NFP launches community garden to help refugees grow own produce, encourage healing
Friends of Refugees, an independent not-for-profit organisation creating a positive future for people seeking asylum and refugees in Australia, has announced the launch of its community garden project, “Growing Friends”.
The Springvale garden is a space for refugees to grow their own produce, as well as providing an opportunity to socialise and learn more about fresh food. Friends of Refugees received just over $4,000 in seed funding from the Dandenong local council to help kick start the project.
Friends of Refugees is developing the garden in response to the need for emergency food rising rapidly, with more families feeling the pinch of poverty. Foodbank reported 43% of all food insecure Australians are going a whole day without eating at least once a week, compared to 30% in 2019. Before the pandemic, Friends of Refugees were supporting 80 families a week.
However, COVID-19 hit the refugee community hard, and during its peak, this number climbed to over 225 families. Many refugees don’t have access to CentreLink and some cannot work due to disability and mental health issues, meaning they completely rely on the goodwill of Australia to survive.
A 2016 study, ‘Gardening is beneficial for health: A meta-analysis’ explored the results from 22 studies into the health effects of gardening. The findings suggest daily contact with nature has a deep and lasting impact on health, including on depression and anxiety. Many refugees and asylum seekers suffer from PTSD and/or are victims of domestic abuse.
‘Growing Friends’ will provide an outdoor space for physical learning as a way to heal trauma and teach new skills. The food from ‘Growing Friends’ will be shared amongst the growers during fortnightly food swap meets, with friends from the wider community also welcomed. The meets will also serve as conversational english classes.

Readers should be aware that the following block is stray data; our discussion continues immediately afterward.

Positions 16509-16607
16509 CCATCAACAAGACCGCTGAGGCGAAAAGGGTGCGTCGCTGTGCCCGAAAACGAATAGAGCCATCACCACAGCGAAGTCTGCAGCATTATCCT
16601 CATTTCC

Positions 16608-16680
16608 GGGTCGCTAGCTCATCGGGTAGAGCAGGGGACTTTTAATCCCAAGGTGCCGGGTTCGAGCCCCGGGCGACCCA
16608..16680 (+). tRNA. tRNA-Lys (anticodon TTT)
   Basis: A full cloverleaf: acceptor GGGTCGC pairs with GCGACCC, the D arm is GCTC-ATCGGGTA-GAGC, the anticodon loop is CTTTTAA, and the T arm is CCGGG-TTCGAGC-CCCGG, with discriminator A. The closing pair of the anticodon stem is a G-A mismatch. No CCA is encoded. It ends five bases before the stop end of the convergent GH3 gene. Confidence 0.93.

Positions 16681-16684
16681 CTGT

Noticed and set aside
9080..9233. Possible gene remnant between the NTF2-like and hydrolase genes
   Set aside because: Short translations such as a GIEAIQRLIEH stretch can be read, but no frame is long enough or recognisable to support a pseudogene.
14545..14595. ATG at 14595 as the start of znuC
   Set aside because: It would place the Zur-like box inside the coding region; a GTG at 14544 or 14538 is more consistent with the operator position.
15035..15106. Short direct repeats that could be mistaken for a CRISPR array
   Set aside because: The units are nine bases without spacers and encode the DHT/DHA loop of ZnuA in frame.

Sri Samy, Founder and CEO of Friends of Refugees commented: “We are working with people who are ‘long term disadvantaged’ due to their age, lack of English and job skills, mental and physical health issues and are unable to find work in the mainstream community. It is important that we are able to help these people to achieve a level of self-sufficiency so they do not have to rely on charities to live their day to day life. That’s where the idea of providing a space to grow their own produce came from.
“From my experience, people who are seeking asylum just want to be safe and live a normal life just like us. But our government’s arbitrary stance is making it very hard for them to settle in and go on with their lives due to the uncertainty of their visas. Most of the people seeking asylum settle in and contribute back to the community and are very valuable members of our society.”
The launch of the garden on June 20th coincides with World Refugee Day. The community garden and swap meets are open to any refugee or asylum seeker. Anyone interested in joining the program can sign up at the Friends of Refugees drop-in centre in Springvale.